He slides off to the loo and she turns to me, all smiles. "You have beautiful veins on your hands," she says, apropos of nothing. Shocked at such an odd compliment, I tell her no one's ever told me such a thing.

"They may never again," she says, admitting that having heavily veined hands since a young age has made her appreciate veins. She taps the one near her elbow, saying she was praised at the doctor today for her fine veins. I'm only vaguely uncomfortable when she starts eyeing my veins.

Fierce lightening gets our attention and she leans in to tell me that I may think she's weird, but she doesn't use umbrellas. Amazed that anyone would choose to get drenched rather than carry one, I ask why. Seems she can't find the exact type she wants.

Eschewing traditional round shapes, she wants a U-shaped umbrella, the kind that comes down to your shoulders. So you want a clear umbrella then? No, she wants a solid color. Politely, I remind her that with a solid color U-shaped umbrella, she won't be able to see a thing.

"That's okay, people can just watch out for me," she says blithely.

I'm a little bit at a loss when someone says something so inane, so I turned back to my food. In need of more wine, I had it on reliable authority that I'd love Domaine de Bagnol Cassis Rose, a tiny producer, and ordered a glass of that. Sipping the gorgeous wine, I got caught up in their conversation again.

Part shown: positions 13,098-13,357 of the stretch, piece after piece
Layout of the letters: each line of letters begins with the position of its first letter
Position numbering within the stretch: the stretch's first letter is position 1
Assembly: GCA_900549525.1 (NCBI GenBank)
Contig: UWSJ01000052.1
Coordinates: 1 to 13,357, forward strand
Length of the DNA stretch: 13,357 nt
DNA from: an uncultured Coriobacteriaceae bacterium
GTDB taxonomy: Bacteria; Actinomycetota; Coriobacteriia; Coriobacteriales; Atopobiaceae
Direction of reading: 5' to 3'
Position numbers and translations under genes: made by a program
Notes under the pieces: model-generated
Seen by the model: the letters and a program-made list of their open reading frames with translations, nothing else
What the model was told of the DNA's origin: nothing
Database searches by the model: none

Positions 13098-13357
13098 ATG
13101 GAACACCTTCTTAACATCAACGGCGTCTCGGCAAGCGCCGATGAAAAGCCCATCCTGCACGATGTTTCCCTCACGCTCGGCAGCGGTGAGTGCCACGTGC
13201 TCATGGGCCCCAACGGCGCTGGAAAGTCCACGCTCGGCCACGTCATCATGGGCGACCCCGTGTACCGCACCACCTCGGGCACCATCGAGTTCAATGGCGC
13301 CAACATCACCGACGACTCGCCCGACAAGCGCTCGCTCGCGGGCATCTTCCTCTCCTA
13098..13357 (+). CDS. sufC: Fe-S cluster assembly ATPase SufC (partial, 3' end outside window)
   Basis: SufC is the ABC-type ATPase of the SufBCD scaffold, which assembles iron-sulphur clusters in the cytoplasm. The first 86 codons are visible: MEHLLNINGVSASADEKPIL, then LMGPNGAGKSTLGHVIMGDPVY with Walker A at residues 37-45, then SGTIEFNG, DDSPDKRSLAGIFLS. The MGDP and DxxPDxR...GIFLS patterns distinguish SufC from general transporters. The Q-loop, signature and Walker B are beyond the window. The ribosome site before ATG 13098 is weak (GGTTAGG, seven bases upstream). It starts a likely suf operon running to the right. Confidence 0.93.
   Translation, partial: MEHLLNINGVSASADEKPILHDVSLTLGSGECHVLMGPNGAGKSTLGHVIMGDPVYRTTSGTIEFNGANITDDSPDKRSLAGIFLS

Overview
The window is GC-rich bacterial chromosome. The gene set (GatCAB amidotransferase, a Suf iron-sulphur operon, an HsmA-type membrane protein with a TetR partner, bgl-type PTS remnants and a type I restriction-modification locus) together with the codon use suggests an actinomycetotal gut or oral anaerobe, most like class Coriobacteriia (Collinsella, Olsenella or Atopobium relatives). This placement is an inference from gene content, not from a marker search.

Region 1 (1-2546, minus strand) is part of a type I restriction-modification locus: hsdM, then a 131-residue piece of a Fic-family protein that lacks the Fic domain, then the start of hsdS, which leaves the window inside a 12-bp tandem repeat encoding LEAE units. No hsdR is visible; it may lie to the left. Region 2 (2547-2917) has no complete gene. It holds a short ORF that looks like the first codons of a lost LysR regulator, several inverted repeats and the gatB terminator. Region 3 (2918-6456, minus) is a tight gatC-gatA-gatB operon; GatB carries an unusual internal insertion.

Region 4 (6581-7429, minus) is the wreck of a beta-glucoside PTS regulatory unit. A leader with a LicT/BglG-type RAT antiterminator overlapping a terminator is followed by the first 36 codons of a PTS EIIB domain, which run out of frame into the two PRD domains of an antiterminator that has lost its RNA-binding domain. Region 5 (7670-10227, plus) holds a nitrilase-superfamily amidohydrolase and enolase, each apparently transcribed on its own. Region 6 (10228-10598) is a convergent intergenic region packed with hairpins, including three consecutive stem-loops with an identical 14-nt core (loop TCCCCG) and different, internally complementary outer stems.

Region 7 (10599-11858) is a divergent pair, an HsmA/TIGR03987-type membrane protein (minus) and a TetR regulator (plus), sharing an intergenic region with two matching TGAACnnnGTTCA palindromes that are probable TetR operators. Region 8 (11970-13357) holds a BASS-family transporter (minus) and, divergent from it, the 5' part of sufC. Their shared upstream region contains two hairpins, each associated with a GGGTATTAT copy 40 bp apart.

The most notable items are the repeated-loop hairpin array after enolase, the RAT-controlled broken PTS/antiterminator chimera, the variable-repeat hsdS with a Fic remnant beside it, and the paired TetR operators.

Can you look away from a train wreck?

He was talking about women with unfortunate mustaches and beards and how unappealing it was to see a woman with so much hair on her body. I saw him shudder at the idea of a woman with underarm hair.

 "I can't imagine a woman with all that hair," he said.

"I can," she retorted. "If I didn't wax a lot, it would be pretty unattractive." I like her honesty, but I also see that if this is a first date, any chance of a second is fading fast.

But then she turns back to me, introduces herself and compliments my skin. Thanking her, I suggest she make wise choices now so she'll like her skin when she's older. Her reply is to remove her jacket and show me the painful looking sunburn on her shoulders and back from gardening yesterday for five hours with no sunscreen on.

Ouch, but it's none of my business. Disengage, Karen, disengage.

Back in my own world, I chose chocolate cake with ganache, vanilla bean cream and berries for dessert, finally noticing the hip hop soundtrack that has unobtrusively begun as part of Hip hop Mondays at Secco. When C & C Music Factory's "Everybody Dance Now" comes on, the handsome server comments that it's too pop to qualify for true hip hop. Where's Mos Def, he wonders?

I have no answers, especially hip hop answers. Now, if you'd asked me what does it take to win your love, I'd have been overflowing with answers. But no one's asking me that.

All I know is I've had a memorable meal and some terrific wines while listening in on some of the least likely date conversation imaginable.

And I have great veins.


  1. -- on a side note, the last time I visited Shakespeare & Co. was about a decade ago. The proprietor was out wandering around in his PJ's obviously not in a coherent state of mind. I dare say, due to his age that he is still with us. Maybe his family has assumed the business.

    As for viens....yes I suppose. Erotica takes many avenues. Perhaps your acquittance was Transylvanian in nature?


  2. Could be! She certainly gazed longingly at my veins...